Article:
Friday, May 18, 2012 Trail Daily Times

CLASSIFIEDS

MONDAY/TUESDAY HOROSCOPE By Francis Drake For Monday, May 21, 2012 ARIES (March 21 to April 19) Today you are so confident! You’re almost swaggering because you’re full of big, money-making ideas that excite you. You quite literally feel like a player, because you know you’re in the zone! TAURUS (April 20 to May 20) You easily will see the big picture in anything you look at or discuss today. You also will be intellectually more tolerant of other people’s viewpoints. GEMINI (May 21 to June 20) A kind of inner optimism makes you feel happy, content and enthusiastic about life today. Essentially, it’s a belief in your own positive future. CANCER (June 21 to July 22) All group activities will be rewarding and upbeat for you. Accept invitations from others. It’s time to rally the troops! LEO (July 23 to Aug. 22)

Conversations with bosses, parents, teachers and VIPs will be extremely positive today. Others are impressed with your ability to “think big.” VIRGO (Aug. 23 to Sept. 22) Travel plans are exciting. You’re starting to wrap your head around bigger ideas that you previously had entertained. This enthusiasm extends to school plans and anything having to do with medicine and the law. LIBRA (Sept. 23 to Oct. 22) Keep your pockets open, because others will be generous to you today. This is an excellent day to discuss how to share or divide something, especially inheritances and jointly held property. SCORPIO (Oct. 23 to Nov. 21) Conversations with friends and partners are unusually positive and upbeat today. In part, this is because people feel generous to each other. SAGITTARIUS (Nov. 22 to Dec. 21) This is a wonderful day at work. Meetings with co-work-

ers will be positive and successful. Work-related travel is likely. (But you will like it.) CAPRICORN (Dec. 22 to Jan. 19) What a fun-loving day to party! Enjoy playful activities with children. Artists will be particularly confident about their ability to create something. AQUARIUS (Jan. 20 to Feb. 18) Family gatherings will be enjoyable today because everyone is in a great mood. People will be generous and supportive of each other, which sets the tone for a happy get-together. PISCES (Feb. 19 to March 20) Because you’re full of positive thoughts today, that is how your day will unfold. First comes the thought, then comes the word, and from the word springs the deed. Soon the deed becomes habit, which eventually hardens into character. Thoughts are important! YOU BORN TODAY You often have long-range goals that you courageously pursue.

Because of your own personal dedication, you’re successful. You’re practical in how you put your ideals into action. You never give up because you believe that eventually, the money, resources and opportunities that are necessary will come to you. Work hard to build or construct something in the year ahead, because your rewards soon will follow. Birthdate of: Janet Dailey, novelist; Raymond Burr, actor; Sarah Ramos, actress. For Tuesday, May 22, 2012 ARIES (March 21 to April 19) This is a feel-good day. You’ll especially enjoy talking to neighbors, relatives and siblings. Many of you can make money from your words today. TAURUS (April 20 to May 20) You’re full of moneymaking schemes today, or possibly money-spending schemes! Whatever the case, postpone both of these ideas until Thursday, when things look more financially solid. GEMINI (May 21 to June 20) Both the Sun and the Moon are in your sign today, along with fair Venus. This makes it a pleasant, easygoing day to enjoy the company of others. Try to relax as much as possible. CANCER (June 21 to July 22) You’re focused on behind-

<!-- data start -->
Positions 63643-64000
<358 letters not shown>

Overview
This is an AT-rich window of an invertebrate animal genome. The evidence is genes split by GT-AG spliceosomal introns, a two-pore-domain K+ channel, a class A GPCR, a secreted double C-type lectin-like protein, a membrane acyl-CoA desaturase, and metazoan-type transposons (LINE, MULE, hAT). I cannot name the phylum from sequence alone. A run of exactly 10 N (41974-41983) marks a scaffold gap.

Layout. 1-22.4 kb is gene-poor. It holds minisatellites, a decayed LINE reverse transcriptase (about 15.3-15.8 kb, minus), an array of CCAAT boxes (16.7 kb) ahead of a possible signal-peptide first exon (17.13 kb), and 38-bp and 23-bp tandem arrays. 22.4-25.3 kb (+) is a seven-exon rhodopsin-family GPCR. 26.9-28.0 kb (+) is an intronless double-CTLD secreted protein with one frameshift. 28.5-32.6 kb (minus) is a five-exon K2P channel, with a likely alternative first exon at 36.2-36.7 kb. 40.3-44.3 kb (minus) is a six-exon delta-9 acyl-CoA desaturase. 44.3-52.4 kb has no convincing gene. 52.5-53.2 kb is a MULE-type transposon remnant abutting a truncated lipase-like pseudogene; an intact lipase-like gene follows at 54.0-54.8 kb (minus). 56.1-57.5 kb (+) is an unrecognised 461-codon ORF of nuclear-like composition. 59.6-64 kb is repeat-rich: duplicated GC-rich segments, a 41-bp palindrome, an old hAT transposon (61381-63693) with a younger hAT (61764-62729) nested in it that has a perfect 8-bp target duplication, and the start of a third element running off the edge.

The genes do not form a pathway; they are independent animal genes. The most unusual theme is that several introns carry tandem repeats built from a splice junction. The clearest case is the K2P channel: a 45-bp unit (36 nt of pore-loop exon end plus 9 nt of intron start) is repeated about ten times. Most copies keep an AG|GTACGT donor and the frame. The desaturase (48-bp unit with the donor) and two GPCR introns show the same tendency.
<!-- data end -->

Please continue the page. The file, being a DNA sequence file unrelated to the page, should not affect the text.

the-scenes matters and working at home. This could yield good results from your efforts to research something. Secret love affairs are possible. LEO (July 23 to Aug. 22) Enjoy schmoozing with others today, especially in group situations. People who are younger and creative will especially catch your eye. Think about your future goals today. VIRGO (Aug. 23 to Sept. 22) You are still so energized with Mars in your sign that everyone around you notices this. Fortunately, today is an easy day to get along with authority figures -- bosses, parents, teachers and VIPs. LIBRA (Sept. 23 to Oct. 22) Because your appreciation of beauty is heightened today, give yourself a chance to enjoy gorgeous architectural buildings, beautiful parks, boutiques, museums and art galleries. Your soul will sing! SCORPIO (Oct. 23 to Nov. 21) Gifts, goodies and favors from others might come your way today. Keep your eyes open for these opportunities. Whatever you do receive will arrive with no strings attached. SAGITTARIUS (Nov. 22 to Dec. 21) This is a good day to enjoy time with partners and close friends. There’s an easygoing element to this day that